The National's Teen Life columnist talks to Nick Jonas of the Jonas Brothers

Nick Jonas of the Jonas Brothers is thankful for the support system that has made him what he is today.

The Jonas Brothers, Nick, left, Kevin, center, and Joe, right, perform during Z100's Zooptopia '08 concert on Saturday night, May 17, 2008 at the Izod Center in East Rutherford, N.J.  (AP Photo/Bill Kostroun)
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I like to fancy myself an unworldly person. When I was asked if I would like to interview the Jonas brothers, I coolly responded with something along the lines of, "Yes, please, that will be a very interesting experience."

But it's only for so long that you can pretend because the next moment I was tearing around the house jumping up and down like Tigger on a pogo stick.

It's not every day that a teenager living in Dubai, like me, gets to have a chat with the world-famous Disney pop sensations, after all. And the appeal of the JoBros doesn't just extend to the tweenage section of society, as was made clear when I casually mentioned in a phone conversation with a friend that I had been presented with an opportunity to have a tête-à-tête with either Nick, Joe or Kevin. ("Hello? Omigod omigod, I'm going to talk to one of the Jonas brothers!! EEE!!")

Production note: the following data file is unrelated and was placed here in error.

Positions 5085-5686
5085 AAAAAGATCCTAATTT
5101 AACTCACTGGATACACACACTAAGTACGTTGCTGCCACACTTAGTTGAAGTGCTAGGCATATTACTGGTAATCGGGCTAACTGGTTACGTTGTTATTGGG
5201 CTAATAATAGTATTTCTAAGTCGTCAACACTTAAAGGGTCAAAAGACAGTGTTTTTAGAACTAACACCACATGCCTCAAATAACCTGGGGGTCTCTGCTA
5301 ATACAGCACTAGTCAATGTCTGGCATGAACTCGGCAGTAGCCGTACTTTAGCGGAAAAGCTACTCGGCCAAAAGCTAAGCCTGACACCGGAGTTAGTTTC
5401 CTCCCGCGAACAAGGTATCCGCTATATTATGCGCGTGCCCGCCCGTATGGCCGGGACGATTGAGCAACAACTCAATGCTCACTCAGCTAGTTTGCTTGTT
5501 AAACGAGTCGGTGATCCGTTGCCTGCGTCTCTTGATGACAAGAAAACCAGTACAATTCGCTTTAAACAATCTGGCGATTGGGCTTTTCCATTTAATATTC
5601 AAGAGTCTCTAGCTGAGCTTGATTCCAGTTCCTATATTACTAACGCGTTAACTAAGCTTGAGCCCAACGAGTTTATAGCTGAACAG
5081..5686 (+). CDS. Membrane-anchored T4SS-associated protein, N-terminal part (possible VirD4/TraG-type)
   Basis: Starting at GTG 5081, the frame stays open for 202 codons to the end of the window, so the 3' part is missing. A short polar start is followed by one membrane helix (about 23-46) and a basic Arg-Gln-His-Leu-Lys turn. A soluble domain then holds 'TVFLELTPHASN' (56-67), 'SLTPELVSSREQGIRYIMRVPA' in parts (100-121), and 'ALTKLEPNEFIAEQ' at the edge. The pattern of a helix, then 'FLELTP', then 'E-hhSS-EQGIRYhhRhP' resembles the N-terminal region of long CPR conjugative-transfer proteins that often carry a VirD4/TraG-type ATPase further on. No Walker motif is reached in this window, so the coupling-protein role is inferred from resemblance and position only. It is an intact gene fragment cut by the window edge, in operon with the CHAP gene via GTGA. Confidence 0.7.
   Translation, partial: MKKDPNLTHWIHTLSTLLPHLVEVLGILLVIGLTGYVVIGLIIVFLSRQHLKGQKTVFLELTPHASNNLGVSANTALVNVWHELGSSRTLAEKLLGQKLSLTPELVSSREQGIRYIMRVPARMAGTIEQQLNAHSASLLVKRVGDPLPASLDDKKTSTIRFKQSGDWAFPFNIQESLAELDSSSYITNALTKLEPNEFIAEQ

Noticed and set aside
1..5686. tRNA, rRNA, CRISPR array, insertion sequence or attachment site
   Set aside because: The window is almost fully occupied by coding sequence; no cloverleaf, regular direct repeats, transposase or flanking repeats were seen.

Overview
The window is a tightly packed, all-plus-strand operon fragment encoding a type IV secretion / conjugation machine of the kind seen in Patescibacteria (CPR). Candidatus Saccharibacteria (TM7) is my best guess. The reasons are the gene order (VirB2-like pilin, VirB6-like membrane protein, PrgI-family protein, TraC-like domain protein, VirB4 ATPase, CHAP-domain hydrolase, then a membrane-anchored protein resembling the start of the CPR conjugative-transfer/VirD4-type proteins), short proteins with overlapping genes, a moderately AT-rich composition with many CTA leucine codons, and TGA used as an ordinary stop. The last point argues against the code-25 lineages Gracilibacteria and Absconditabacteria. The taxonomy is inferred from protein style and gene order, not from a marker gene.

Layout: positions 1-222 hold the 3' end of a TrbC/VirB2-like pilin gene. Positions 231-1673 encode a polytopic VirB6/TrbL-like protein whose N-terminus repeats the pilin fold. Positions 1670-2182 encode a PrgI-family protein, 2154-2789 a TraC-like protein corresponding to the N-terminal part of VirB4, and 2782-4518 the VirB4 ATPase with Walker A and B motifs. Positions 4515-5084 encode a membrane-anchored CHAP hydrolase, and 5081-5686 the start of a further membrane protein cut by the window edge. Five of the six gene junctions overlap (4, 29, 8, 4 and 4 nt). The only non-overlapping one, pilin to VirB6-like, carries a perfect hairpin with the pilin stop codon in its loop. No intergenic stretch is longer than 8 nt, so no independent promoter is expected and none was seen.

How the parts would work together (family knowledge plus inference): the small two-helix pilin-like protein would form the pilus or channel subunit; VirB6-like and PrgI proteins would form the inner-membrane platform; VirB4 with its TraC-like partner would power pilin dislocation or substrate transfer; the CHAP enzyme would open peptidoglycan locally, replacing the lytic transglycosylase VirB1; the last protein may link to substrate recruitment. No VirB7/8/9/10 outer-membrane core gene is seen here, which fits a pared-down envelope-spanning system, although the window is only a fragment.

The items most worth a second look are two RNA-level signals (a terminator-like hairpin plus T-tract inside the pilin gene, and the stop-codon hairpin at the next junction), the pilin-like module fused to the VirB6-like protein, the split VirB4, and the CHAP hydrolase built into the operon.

When I arrived at school the next morning, half the year group knew, and throughout the day I continued to be inundated with requests to tell the brothers how much Emily or Lisa or Debbie or whoever adored them with every atom of her heart. Someone I had never seen before stopped me to ask if I was actually friends with Kevin Jonas. "Taught him to play guitar," I answered solemnly and she wandered away in stunned admiration. When the brothers arrive in Abu Dhabi for their concert, security will have a tough time warding off my screaming classmates who are convinced their acquaintance with me entitles them to backstage passes.

Despite having rocketed to stardom when they were just kids, they seem surprisingly grounded. Nick Jonas began performing on Broadway at the age of seven, and years of being in the spotlight has given him a relaxed, easy air that lets him handle media attention with poise and charm. He greets me pleasantly on the phone and talks freely, seemingly unbothered by the time restrictions that control his tight schedule. He tells me he's taken fame in his stride, but stresses that it was his support system that made him what he is today.

"I've been blessed with a good group of people around me, who helped not only me but also my brothers in our journey so far," he says, "and that made this whole thing a lot easier.

"But if we didn't have each other it would have been a lot more difficult. We're really thankful for that relationship."